Come to think of it, I recall one that actually was having trouble with sore feet and would stand camped out sometimes...was not mine so don't recall what exactly was going on there (and none of my business to inquire) but it responded well to whatever the vet and farrier did that relieved the pain. IIRC it was not that complicated or $$$$.

    I know you probably don't want to throw a bunch of money at this but....maybe the vet should come have a good, basic look. You might ask about an NSAID for pain relief, something like Previcox that does not upset the tummy, especially when it's cool out. Maybe a GOOD chiropractor too. One that works with the vet and does not claim to replace the need for one.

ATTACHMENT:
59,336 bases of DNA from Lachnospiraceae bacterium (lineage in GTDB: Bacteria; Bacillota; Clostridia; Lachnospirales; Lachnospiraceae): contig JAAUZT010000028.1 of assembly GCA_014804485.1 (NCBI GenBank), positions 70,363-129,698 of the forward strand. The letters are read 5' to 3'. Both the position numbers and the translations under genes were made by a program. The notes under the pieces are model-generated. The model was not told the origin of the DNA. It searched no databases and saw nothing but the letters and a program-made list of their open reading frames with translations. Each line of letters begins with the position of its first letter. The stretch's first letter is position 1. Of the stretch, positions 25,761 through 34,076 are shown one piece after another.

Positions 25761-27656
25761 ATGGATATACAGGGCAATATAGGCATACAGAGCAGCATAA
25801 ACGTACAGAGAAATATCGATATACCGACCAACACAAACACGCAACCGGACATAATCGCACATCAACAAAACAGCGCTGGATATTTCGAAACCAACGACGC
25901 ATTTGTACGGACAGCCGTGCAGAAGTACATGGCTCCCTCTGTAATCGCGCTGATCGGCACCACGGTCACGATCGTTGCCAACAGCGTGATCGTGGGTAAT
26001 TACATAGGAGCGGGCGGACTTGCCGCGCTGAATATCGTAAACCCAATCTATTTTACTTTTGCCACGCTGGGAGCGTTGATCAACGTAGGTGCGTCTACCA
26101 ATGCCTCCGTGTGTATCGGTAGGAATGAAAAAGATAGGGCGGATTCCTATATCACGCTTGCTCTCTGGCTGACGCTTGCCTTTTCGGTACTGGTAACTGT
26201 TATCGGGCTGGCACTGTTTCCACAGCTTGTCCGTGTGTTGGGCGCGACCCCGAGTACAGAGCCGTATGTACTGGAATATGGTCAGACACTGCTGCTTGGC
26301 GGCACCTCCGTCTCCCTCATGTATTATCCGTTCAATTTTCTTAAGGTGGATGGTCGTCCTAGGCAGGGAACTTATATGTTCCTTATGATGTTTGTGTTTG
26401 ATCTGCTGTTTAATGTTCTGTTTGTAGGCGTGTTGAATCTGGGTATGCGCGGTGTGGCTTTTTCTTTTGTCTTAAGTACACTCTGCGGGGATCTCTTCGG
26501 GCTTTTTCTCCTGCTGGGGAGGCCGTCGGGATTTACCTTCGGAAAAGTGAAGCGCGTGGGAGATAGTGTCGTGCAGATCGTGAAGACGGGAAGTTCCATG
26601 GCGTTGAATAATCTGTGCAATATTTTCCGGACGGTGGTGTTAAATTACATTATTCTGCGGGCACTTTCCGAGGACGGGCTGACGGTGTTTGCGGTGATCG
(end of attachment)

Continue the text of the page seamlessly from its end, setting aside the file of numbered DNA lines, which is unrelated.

That old pony has earned a little help with whatever is bothering him.
    When opportunity knocks it's wearing overalls and looks like work.

    The horse world. Two people. Three opinions.



  5. #5
    Join Date
    Feb. 19, 2011
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    Portland, OR
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    Yes to ulcers. My ulcer horse did this.


    Yes to sore back from sore hocks, or just sore hocks.

    Yes to selenium deficiency, which would make horse sore in the big muscle groups (see my updated post on the itchy horse and diagnosis).


    I'd have the horse looked at for all 3 above. Minimum I'd test treat ulcergard to see if horse responds to meds.



  6. #6
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    If the only "symptom" is that the horse stands a little stretched out, I would have a vet do an overall exam to see if something can be diagnosed before shelling out money for UlcerGard. While it *can* be a symptom as DLDR experienced with her horse, unless the horse is exhibiting other "ulcer" symptoms, I would save the money for a vet exam and go from there.